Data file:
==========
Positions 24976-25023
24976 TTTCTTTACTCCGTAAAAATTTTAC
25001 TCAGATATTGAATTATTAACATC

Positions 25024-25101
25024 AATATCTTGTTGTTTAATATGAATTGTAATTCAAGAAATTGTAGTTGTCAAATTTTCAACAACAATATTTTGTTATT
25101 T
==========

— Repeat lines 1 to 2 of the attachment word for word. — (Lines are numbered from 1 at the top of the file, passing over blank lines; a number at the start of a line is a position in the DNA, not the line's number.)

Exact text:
Positions 24976-25023
24976 TTTCTTTACTCCGTAAAAATTTTAC